minority hiring goals

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The challenges of meeting workforce hiring goals

 

 

 

Some companies seem surprised they are considered noncompliant
 
 

 

By Charles Hallman

Staff Writer

First in an occasional series

 

Last week the MSR reported that the Minneapolis Civil Rights Department will now monthly post online all the projects they are currently monitoring and identify them as either meeting goals, not meeting goals, or too soon to tell. Based on current information, at least six of the 57 construction projects’ workforces the department is currently monitoring are not meeting their participation goals of 32 percent minority and six percent female workers. This week we attempted to contact three companies that fell short of both their female and minority hiring goals. Ice Cold Construction has three home construction projects underway totaling $583,854, all located on the same block in South Minneapolis. According to the City, all three jobs are not meeting minority or female workforce goals. Continue Reading →

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City confirms ballpark ‘minority’ hiring goals met

 

 

 
But participation by Black workers remains unverified 
 
By Charles Hallman

Staff Writer

 

This story was originally printed in the June 10, 2010 edition of the MSR regarding the Minneapolis Civil Rights Department’s inability to report Black inclusion on the construction of the Twins stadium because the department does not — neither at the time this story was printed nor currently — specify any worker breakdown by ethnicity.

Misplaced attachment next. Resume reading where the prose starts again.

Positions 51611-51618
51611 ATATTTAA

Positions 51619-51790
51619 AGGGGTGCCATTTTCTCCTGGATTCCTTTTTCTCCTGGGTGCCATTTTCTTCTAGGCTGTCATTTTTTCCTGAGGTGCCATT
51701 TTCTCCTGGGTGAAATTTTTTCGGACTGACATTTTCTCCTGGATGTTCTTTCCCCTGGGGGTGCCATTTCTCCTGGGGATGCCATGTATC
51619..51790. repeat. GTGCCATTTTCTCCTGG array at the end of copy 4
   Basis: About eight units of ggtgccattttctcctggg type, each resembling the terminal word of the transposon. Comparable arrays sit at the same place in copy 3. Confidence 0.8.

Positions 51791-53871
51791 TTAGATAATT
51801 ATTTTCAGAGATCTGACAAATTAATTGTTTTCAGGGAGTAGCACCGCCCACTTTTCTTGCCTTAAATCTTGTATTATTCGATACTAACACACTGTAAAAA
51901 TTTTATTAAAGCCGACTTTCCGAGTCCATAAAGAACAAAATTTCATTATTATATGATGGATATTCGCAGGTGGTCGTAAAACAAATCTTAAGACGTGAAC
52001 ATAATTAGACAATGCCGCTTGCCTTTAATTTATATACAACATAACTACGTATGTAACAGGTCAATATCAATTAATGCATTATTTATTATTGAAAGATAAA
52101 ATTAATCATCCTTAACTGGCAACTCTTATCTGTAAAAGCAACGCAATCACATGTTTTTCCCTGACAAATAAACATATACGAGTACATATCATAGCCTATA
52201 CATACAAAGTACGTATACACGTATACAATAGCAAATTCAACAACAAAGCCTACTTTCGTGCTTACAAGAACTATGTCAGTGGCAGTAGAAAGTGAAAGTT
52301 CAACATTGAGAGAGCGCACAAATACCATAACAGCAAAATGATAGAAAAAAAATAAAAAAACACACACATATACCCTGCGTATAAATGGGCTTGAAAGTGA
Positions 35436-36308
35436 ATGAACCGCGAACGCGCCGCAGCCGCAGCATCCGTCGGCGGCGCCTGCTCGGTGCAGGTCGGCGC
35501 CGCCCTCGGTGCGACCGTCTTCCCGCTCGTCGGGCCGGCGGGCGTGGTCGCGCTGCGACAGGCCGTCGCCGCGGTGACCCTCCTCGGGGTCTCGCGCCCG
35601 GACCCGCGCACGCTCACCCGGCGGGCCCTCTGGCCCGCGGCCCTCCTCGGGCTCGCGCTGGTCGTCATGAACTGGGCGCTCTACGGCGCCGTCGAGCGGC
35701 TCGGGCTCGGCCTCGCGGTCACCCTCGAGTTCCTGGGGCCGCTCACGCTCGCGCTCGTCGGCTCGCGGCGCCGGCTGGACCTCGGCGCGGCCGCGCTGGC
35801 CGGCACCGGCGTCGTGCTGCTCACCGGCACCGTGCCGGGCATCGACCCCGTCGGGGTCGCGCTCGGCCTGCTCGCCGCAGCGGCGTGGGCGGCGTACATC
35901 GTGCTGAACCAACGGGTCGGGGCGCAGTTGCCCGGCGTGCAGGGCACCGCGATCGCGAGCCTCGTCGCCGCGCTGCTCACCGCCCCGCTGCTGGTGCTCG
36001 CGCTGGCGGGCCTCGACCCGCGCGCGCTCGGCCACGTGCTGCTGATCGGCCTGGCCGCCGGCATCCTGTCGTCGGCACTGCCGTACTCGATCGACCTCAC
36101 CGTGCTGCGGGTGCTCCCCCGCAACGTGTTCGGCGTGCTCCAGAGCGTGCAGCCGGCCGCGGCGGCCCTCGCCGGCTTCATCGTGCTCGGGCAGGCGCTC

In a story published last January 14 [2009 “Stadium’s construction workforces mostly White — but less so than usual”], the MSR provided workforce hiring diversity data released by the Twins stadium project’s general contractor…

[Minneapolis Civil Rights Director Velma] Korbel confirmed last week that the Minnesota Ballpark Authority (MBA) met its hiring goals: participation of over 25 percent persons of color and around six percent women on the Twins stadium project. Her department has approved the Authority’s supplied workforce data…

However, the MBA website provides only aggregate numbers for a “minority labor force” with no indication of how many African Americans were part of this workforce. Since it appears that the Civil Rights Department did not have access to data that would enable verification of African American participation, there is no way to document how many, if any, Black workers participated in the construction project. Why did the monitoring have to be done through a special contract that prohibits making the results public without the Ballpark Authority’s consent? Continue Reading →

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